Transhistorical Feminist Agency: A Matter of Gender, Race, Time, and Place
Virtual talk, keynote speaker
110th College Art Association (CAA) Annual Conference
Women’s Caucus for Art
February 17th, 2022
The year 2021 has marked a period of discovery at CAA. We have used this time to assess members’ needs and wants and then to create a sustainable model for the future of our organization. The Annual Conference is a major part of our transformation, a program that strengthens and engages our overall membership. Members have expressed the value of a smaller, more digestible conference and in-person convening and the flexibility and accessibility that a virtual format provides. We have worked diligently to provide an experience that meets your expectations.
Based on the information and the recent feedback we’ve received from members with concerns about convening in person, the recent rapid development of the Omicron COVID variant, and the uncertainty of the weeks and months ahead, we have decided to make the CAA 2022 Annual Conference entirely virtual while also maintaining the scheduled dates.
All in-person sessions and activities scheduled for February 16-19 in Chicago will now be virtual sessions on the same dates. Virtual sessions and activities scheduled for March 3-5 will remain the same. Most sessions will be recorded and all recordings will remain available through April 14.
This updated format will provide increased access to virtual content, allowing conference attendance to expand beyond boundaries and embrace a global audience. Individuals can hear session content on their own schedule between teaching, family care, and other obligations.
The 2022 Annual Conference program offers content critical to our time on climate change, pandemic responses and pedagogy, and social justice issues. CAA will celebrate and promote the 50th anniversary of the feminist art movement, offering a selection of sessions and programs on women in the arts. As an organization, we emphasize diversity, inclusion, and accessibility. Highlighting these sessions and incorporating this work is of paramount importance to our mission.
“The Brown Dot Project” keynote
presented for the panel Transhistorical Feminist Agency: A Matter of Gender, Race, Time, and Place as a part of the College Art Association (CAA) Annual Conference 2021
Data pictographs that illustrate the advancement of BIPOC and women artists from 1970 and 2020 Since 2010, I have produced hundreds of sculptures, paintings, and works on paper for a series entitled Make !Em All Mexican. I purchase pricey antiques depicting historical and pop characters (plaster and porcelain figures, magazines, and postcards) and paint their skin brown. I’ve made”#brown” versions of Elvis Presley, Fred Flintstone & Barney Rubble, Marie Antoinette & Louis Auguste, the Queen of the Rose Parade, Queen Elizabeth the Queen Mother, and the Greek and Roman gods.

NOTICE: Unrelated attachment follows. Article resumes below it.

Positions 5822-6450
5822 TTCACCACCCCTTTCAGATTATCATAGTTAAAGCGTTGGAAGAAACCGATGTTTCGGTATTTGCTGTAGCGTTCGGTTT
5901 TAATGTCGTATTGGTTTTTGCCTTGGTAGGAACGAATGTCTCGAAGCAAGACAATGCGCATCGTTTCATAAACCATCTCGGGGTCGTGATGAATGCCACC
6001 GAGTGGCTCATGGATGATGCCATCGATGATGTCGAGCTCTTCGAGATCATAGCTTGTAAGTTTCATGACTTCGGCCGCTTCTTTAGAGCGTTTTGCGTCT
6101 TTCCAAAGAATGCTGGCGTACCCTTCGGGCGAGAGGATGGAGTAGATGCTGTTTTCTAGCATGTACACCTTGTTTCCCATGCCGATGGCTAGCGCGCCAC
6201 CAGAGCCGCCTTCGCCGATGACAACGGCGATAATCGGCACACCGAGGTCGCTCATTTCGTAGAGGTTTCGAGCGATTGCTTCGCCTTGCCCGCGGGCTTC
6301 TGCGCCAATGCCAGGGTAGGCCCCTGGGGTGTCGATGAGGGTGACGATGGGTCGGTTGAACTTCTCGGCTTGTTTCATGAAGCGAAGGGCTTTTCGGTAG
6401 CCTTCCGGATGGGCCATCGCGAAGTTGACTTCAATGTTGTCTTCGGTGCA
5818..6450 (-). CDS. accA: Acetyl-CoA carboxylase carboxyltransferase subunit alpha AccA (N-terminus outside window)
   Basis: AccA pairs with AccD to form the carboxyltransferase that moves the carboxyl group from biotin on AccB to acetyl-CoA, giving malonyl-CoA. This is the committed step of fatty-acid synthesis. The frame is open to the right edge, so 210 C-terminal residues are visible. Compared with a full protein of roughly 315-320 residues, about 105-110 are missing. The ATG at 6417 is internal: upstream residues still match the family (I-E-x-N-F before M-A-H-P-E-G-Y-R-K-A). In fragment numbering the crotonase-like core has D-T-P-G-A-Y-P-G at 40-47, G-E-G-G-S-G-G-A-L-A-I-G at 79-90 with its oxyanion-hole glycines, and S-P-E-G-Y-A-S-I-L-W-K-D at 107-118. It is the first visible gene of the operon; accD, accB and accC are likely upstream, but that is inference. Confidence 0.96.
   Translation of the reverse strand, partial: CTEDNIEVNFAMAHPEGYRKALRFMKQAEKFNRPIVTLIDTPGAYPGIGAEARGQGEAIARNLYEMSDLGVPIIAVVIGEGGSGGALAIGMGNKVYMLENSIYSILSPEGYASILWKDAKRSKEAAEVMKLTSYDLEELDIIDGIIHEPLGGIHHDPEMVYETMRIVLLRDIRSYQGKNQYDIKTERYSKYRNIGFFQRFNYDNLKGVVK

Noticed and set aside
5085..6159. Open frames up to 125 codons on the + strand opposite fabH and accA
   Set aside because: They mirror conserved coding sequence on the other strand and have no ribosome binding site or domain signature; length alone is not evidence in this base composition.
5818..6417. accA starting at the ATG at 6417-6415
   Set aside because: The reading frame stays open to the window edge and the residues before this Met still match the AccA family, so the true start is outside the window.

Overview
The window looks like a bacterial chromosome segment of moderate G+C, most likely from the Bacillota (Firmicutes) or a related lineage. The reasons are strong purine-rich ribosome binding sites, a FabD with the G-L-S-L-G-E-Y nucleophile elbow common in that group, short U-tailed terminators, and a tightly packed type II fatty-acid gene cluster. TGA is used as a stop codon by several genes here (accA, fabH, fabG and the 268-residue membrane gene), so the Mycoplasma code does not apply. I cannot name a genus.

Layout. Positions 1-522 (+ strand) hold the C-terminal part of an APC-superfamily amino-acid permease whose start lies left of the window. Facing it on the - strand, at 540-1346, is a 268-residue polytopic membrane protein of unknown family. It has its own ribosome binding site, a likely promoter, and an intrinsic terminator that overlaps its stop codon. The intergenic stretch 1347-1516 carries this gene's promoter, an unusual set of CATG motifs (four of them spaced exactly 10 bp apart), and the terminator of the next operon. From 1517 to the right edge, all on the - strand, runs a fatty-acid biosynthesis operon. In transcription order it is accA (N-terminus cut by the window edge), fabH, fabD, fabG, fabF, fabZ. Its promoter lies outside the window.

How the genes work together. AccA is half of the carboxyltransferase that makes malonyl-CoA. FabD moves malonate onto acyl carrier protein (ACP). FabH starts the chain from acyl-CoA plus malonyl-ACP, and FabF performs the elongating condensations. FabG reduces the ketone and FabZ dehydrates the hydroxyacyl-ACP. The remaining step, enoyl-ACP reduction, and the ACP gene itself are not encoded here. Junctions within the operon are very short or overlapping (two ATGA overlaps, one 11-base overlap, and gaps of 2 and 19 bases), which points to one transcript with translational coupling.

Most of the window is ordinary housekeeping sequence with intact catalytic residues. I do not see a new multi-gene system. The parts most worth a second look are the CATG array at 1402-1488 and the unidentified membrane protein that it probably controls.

In an effort to keep the work #brown,” I began a series called The Brown Dot Project in 2015. The Brown Dot Project is a series of #data pictographs”—images on gridded architectural vellum consisting of brown dots that represent actual data. These works portray various data sets about U.S. Latino populations; professional numbers in health, education, and business sectors; and Latino contribution to the U.S. Gross National Product. Some of the brown dots resemble designs seen in ancient weaving and architecture; others mirror computer-generated images or are reminiscent of grid-oriented works by Piet Mondrian, Chuck Close, Agnes Martin, and Charles Gaines.
The process is time consuming, beginning with studying and gathering relevant data, creating a formula to present data in 2-D works, counting the boxes in an area of gridded vellum, and dotting the percentage of squares to represent a data set. Some data pictographs contain over 30,000 hand-placed dots.
I describe The Brown Dot Project as “an elegant solution to a series of complex questions about simple facts”—data about Latino life in the United States. I find myself studying a variety of data sets about topics such as the number of Latinos in any given city or state, the national number of Latino executives, and the number of Latinos involved in the American Civil War. The amounts and categories of data are inexhaustible! The works have gone from seven square inches, to 24 square inches, to 40 square inches. The 24 square inch images titled Los Angeles (48.3% Latino population) entail 48,400 total squares (100% of the field), with 23,377 dots (48.3%). Counting squares and dots, completing the corresponding mathematics, and dotting the page